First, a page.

Chicago has many mural on the sides of its buildings and one of its most recognizable murals is being replaced by one of city’s best-known musicians. The Brazilian artist, Euardo Kobra, and his team have been hard at work on a 100-foot-tall picture of Muddy Waters at the intersection of State and Washington streets. The 10-story high mural will cover up another site familiar to those who live and work in downtown Chicago: the big, yellow “Go Do Good” painting.
“To us, this is quintessential Chicago, and State Street is quintessential Chicago,” said Anne Voshel, an owner of the 19-story tower at 17 N. State St. “We got such an icon who’s bringing so much energy to the street.”
The painting of Muddy is the highest-profile addition to the Wabash Arts Corridor, a Columbia College Chicago campaign beautifying blank walls Downtown. Mark Kelly, who is leading the arts campaign for Columbia College Chicago. “We can’t even imagine music today without Muddy’s contributions coming out of the Chicago blues scene. He’s a cultural hero and maybe someone who should be better honored and remembered, and what an incredible opportunity to put Muddy Waters up front and center in the middle of Chicago.”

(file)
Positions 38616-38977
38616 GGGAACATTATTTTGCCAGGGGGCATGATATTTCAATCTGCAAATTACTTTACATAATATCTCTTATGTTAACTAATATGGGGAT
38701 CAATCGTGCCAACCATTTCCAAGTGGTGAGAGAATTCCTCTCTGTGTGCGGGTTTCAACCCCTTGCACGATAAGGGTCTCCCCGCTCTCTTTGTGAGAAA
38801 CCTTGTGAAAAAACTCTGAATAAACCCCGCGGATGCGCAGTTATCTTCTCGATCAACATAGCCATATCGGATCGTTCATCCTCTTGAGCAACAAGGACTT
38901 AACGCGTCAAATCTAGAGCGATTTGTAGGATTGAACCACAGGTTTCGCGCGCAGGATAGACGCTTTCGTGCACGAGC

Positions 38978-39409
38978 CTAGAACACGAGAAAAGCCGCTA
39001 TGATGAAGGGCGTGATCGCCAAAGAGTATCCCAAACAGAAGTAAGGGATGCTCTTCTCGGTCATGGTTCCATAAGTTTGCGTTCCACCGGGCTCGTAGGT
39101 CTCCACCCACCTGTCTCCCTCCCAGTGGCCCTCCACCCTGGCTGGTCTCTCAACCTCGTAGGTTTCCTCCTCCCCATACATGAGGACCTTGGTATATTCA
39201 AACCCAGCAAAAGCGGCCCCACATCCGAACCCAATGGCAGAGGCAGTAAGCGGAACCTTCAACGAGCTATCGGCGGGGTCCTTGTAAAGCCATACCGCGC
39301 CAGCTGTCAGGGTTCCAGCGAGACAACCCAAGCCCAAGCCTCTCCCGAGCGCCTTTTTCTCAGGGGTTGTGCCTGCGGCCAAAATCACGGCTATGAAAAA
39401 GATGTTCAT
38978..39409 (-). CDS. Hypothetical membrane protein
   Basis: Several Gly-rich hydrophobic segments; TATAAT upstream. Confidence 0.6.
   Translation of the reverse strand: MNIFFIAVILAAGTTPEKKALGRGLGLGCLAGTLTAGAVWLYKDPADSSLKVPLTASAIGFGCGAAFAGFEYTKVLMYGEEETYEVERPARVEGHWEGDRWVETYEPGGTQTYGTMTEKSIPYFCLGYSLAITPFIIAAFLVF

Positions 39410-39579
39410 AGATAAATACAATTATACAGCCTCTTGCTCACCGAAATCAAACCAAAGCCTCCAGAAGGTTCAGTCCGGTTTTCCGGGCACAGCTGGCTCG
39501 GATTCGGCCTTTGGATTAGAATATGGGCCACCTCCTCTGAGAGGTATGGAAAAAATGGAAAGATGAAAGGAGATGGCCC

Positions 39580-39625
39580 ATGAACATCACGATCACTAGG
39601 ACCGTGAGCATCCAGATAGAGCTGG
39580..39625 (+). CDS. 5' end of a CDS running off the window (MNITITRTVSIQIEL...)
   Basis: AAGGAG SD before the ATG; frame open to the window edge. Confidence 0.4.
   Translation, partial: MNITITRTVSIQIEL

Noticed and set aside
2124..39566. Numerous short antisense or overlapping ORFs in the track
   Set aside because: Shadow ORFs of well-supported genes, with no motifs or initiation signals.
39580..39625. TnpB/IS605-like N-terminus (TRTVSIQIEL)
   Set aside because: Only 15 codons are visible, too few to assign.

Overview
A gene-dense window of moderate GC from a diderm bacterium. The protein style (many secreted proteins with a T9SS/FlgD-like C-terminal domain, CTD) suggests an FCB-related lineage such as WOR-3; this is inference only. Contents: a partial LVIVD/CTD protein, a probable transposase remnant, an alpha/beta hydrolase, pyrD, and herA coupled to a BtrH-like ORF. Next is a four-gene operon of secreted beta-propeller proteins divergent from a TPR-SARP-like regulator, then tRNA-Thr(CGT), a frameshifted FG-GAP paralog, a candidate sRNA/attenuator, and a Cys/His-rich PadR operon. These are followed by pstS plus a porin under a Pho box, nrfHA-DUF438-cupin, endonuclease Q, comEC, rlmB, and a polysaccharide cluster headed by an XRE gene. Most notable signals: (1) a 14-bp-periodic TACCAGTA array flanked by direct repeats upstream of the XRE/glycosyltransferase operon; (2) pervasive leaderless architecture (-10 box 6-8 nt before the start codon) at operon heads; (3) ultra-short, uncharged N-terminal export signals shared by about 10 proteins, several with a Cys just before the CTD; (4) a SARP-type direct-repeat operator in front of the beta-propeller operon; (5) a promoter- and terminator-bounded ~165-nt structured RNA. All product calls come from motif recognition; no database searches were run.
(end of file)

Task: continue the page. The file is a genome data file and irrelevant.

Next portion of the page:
Eduardo Kobra, who’s known for colorful portraits of famous figures, including Abraham Lincoln and Bob Marley. His depiction of the iconic photograph of a World War II soldier kissing a nurse in Times Square can be seen from the High Line elevated park in New York.